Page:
Donald Keough: Business executive who expertly led Coca-Cola but also oversaw the disastrous introduction of New Coke

He called New Coke 'smoother, rounder, yet bolder' and 'the boldest marketing move in the history of the consumer goods business'

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The Independent Online

As president of Coca-Cola, Donald Keough led the world’s largest soft-drinks maker during one of its most successful eras – but also one of its worst, with the failed introduction of New Coke. As Coca-Cola’s president from 1981 to 1993, Keough, and his CEO Roberto Goizueta, were credited with steering the business to a golden age of global growth.

But they also had setbacks, most notably the reformulated Coke. In April 1985, Goizueta announced that Coca-Cola was changing the formula of its flagship drink for the first time in its 99-year history. He called New Coke “smoother, rounder, yet bolder” and “the boldest marketing move in the history of the consumer goods business.”

Consumers didn’t agree. They rejected the drink and flooded company headquarters with calls and letters demanding a return to old Coke. Fidel Castro called New Coke “a sign of American capitalist decadence.”

Less than three months later Keough and Goizueta announced that New Coke was being pulled in favour of the original formula, rebranded as Coca-Cola Classic. “Some critics will say Coca-Cola made a marketing mistake,” he said at the time. “Some cynics will say that we planned the whole thing. The truth is, we are not that dumb, and we are not that smart.”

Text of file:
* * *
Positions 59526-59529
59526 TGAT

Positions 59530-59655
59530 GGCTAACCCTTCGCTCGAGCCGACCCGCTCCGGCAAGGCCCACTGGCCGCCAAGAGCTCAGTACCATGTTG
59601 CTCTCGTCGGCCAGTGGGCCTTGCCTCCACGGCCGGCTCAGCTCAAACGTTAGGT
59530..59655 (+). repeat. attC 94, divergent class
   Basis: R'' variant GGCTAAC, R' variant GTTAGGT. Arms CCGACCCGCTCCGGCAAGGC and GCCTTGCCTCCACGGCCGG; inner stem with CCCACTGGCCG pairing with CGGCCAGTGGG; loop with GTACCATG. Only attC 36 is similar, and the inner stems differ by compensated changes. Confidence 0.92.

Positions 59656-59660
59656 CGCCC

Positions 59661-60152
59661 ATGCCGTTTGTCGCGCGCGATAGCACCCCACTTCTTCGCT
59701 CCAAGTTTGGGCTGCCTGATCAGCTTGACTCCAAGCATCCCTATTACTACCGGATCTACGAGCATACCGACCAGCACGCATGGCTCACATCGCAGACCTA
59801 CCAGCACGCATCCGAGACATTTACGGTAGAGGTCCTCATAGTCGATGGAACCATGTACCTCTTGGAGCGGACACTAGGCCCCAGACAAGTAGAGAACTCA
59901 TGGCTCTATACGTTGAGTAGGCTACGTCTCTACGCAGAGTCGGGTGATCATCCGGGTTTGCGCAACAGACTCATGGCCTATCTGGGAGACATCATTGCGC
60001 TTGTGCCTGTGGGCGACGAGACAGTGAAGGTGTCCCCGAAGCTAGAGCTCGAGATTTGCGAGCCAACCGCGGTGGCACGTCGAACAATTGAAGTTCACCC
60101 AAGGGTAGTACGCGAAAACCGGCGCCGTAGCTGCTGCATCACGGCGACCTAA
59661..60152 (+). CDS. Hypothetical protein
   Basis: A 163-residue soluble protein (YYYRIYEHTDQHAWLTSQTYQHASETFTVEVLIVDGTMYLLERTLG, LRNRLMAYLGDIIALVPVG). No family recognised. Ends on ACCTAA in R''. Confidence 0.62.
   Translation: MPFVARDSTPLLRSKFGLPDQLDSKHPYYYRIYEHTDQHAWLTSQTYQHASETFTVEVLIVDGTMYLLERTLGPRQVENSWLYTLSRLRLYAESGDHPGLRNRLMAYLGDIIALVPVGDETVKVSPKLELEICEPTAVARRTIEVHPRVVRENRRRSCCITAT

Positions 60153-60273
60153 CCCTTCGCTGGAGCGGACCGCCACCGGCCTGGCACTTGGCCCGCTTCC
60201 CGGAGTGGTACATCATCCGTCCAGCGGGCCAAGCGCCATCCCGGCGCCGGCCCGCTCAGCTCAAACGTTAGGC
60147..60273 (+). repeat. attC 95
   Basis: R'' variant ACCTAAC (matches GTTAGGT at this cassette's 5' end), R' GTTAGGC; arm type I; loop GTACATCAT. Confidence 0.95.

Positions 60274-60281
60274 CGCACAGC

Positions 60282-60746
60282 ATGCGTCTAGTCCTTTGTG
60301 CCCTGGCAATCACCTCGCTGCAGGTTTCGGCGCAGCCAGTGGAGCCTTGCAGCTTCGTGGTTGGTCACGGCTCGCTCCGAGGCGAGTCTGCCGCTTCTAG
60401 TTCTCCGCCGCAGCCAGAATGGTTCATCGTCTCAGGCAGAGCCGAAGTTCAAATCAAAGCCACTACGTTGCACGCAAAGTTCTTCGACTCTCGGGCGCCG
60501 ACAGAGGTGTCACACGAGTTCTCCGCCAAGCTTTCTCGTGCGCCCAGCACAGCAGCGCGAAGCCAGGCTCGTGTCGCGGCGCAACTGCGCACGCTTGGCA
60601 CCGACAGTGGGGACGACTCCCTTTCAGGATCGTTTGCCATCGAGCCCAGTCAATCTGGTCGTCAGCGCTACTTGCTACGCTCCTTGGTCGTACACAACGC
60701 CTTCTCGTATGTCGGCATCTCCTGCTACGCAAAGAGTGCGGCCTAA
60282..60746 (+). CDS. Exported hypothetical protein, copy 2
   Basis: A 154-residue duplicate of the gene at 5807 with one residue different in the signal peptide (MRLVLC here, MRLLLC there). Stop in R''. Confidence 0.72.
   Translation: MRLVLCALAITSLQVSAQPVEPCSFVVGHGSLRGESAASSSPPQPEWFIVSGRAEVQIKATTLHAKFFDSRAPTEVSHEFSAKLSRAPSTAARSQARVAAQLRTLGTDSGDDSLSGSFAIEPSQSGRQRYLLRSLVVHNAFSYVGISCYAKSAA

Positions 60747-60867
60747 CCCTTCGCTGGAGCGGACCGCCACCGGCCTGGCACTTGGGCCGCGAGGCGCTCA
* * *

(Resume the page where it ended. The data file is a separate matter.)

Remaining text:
He was born in Iowa, his father a farmer who lost most of his money during the Depression. Keough served in the US Navy and later enrolled at Creighton University in Omaha, on the GI Bill, studying philosophy. After college he stayed in Omaha, working at Paxton & Gallagher, a wholesale grocer. Focusing on marketing and advertising, he remained at the company as it grew through mergers. In 1959 it was acquired by a local maker of frozen foods. The combined company was renamed Butternut Foods, merging with Duncan Coffee in 1962 and later becoming part of Coca-Cola.

“I never changed businesses,” Keough recalled. “I started in 1950, kept my head down, and I felt privileged to work for each of them. I jumped into a little creek, which became a river, which turned into a gulf, which grew into an ocean. All I ever did was swim.”

In 1967 Keough headed marketing at Coca-Cola’s foods division and became the unit’s president four years later. In 1973, he moved to the Atlanta, serving as executive vice president of Coca-Cola USA then president until 1993.

Donald Raymond Keough, business executive: born Maurice, Iowa 4 September 1926; married Marilyn (six children); died 24 February 2015.

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